As a baseline Tso’s, Ming’s Wok delivers exactly that, and matched with their pork fried rice, it’s an easy 5-star ringer. Snag the lunch combo for $4.95, or get the dinner combo with some crab rangoon if you’re feeling Carmel-rich.

Meatless Peanut Butter Cookies

February 20, 2012 § 1 Comment

Adapted from La Dolce Vegan! by Sarah Kramer

Sometimes I feel bad for my vegan pals. It’s like they’ve become so accustomed to having to defend their food that no matter how delicious a dish might be, whenever they inform their non-vegan friends, family, or co-workers that it’s vegan, they seem to automatically to follow up with, “But it doesn’t taste vegan,” as though anything without meat or animal in it is worthless.

To prove that’s not the case, I decided to leave the pulled pork out of this peanut butter cookie recipe, and instead of an egg, I snagged some Ener-G egg replacer, which is basically potato starch and some proteiny stuff that when you mix with water and bake it, it acts mostly like an egg. You can find it in the baking aisle.

What You’ll Need How Much
vegan margarine, room temperature 1/2 c
peanut butter 3/4 c
sugar 1 c
egg replacer to equal 1 egg
water 3 T
flour 2 c
salt 1/4 t
baking soda 3/4 t

What You’ll Do

1) Preheat the oven to 350F.

2) In a medium bowl, cream together margarine, peanut butter, sugar, egg replacer, and water until smooth.

3) Stir in the flour, salt, and baking soda until well mixed. Add another tablespoon of water if the dough seems a bit dry.

4) Roll dough into balls, put them on a cookie sheet*, and flatten them with a fork. Feel free to do that classic cross-hatch thing or pentagrams or whatever you want, really. (Britt said she used to add a bit of sass to them by dipping the fork in some sugar between each pressing.)

5) Bake the cookies on the center rack for 8-10 minutes, or 10-12 if you’re like me and roll some fatty cookies.

6) Let them cool (or not) and put them in your face, naturally.

Makes 15-20 cookies, depending on the size of your balls.

*Do yourself a favor and leave that non-stick coated bakeware on the curb for the trash man. Get you some good old-fashioned aluminum bakeware. For cookie sheets, I recommend that Air Bake kind.

A Bucket of Links

February 17, 2012 § Leave a comment

I don’t have a lot of time today unfortunately so I’m going to just have to settle for a link bucket post of rad action that’s happened this week:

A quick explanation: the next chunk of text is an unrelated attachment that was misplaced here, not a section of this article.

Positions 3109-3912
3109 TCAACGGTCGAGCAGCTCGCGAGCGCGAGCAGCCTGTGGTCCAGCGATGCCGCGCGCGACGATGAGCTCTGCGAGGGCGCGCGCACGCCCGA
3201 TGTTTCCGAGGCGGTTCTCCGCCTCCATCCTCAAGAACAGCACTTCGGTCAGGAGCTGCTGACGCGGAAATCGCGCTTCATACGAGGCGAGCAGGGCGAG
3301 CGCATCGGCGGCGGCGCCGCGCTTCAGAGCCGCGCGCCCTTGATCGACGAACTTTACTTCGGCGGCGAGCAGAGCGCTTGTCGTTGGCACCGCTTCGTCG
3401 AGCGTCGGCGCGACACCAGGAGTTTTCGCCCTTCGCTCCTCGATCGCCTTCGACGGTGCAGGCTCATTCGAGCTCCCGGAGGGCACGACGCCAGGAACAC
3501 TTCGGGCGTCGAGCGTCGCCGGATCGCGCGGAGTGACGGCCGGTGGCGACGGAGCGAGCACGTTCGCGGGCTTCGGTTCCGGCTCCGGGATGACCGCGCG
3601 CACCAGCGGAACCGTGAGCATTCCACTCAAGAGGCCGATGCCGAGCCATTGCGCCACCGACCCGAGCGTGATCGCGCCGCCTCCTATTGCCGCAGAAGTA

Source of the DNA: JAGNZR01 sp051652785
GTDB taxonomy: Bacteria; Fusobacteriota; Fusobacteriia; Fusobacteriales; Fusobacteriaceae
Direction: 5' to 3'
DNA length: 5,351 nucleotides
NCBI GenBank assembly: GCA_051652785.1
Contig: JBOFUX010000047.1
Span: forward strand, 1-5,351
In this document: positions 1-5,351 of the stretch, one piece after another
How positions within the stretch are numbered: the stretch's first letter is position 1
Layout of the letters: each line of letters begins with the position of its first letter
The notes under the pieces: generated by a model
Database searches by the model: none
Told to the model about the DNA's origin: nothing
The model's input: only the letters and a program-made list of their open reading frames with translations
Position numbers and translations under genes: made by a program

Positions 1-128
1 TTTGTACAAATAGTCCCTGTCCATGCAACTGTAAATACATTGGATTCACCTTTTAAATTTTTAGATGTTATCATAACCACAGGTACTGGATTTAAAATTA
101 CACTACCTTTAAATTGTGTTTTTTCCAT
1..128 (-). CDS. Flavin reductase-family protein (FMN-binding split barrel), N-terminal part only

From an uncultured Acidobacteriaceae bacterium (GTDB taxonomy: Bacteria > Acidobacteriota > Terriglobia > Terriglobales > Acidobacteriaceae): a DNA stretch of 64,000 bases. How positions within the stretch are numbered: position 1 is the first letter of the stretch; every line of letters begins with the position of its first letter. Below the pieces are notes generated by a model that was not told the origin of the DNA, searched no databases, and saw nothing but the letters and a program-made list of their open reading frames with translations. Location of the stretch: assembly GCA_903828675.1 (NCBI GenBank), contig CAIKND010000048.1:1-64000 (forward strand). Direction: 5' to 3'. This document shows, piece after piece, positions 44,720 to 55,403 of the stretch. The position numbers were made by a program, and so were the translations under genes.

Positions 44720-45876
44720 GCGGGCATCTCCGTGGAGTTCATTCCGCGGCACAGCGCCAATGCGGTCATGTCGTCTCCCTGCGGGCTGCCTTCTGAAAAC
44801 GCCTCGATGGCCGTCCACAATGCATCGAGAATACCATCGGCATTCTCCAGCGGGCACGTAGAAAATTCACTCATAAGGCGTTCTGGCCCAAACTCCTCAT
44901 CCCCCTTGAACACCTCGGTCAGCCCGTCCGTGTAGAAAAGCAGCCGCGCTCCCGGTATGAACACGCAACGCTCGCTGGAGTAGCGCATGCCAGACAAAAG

I had a couple poems published this week:

“How to Hunt a Glacier” at Punchnel’s
“Shake Ya Ass” at Everyday Genius (Collabo bromance poem with the Dean Young to my Tony Hoagland, Tyler Gobble)

This person loves cookies and typography and is baking cookie typefaces. (HT: Jim at Down the Road)

Before we went to Oregon, my ma-in-law informed us that we are related to the makers of Moonstruck Chocolate. We completely failed to take advantage of this familiar relation while we were out there, but it just popped up on oh, ladycakes as her favorite chocolate ever. Coming from a gal who admittedly spends $80/month on fancy chocolates, that’s a hell of an endorsement.

This gorgeous conversion chart at Chasing Delicious. (HT: Rebecca at Bake & Brew)

Back to the grind. Love you; don’t change.

La Magie Bakery, or If You’re a Free American, The Magic Bakery

February 15, 2012 § 2 Comments

La Magie Bakery was the first place on vacation that took my pants off. Or, knocked my socks off. Or, whatever the hell that phrase is. We went there our first night in Bend, Oregon after chowing on some Soba Noodles, a rather decent Asian place that I wish existed in Indy.

Look at how shiny and new their cafe is.

La Magie is a brand-spanking-new establishment in downtown Bend — quite literally only 10-days old when we walked in the door. The lady behind the counter was regaling us with tales about the chef who had studied in France under some world renowned baker and so on: things other more reputable food bloggers would have probably taken notes on. But I couldn’t stop slobbering all over myself staring at the desserts cooler.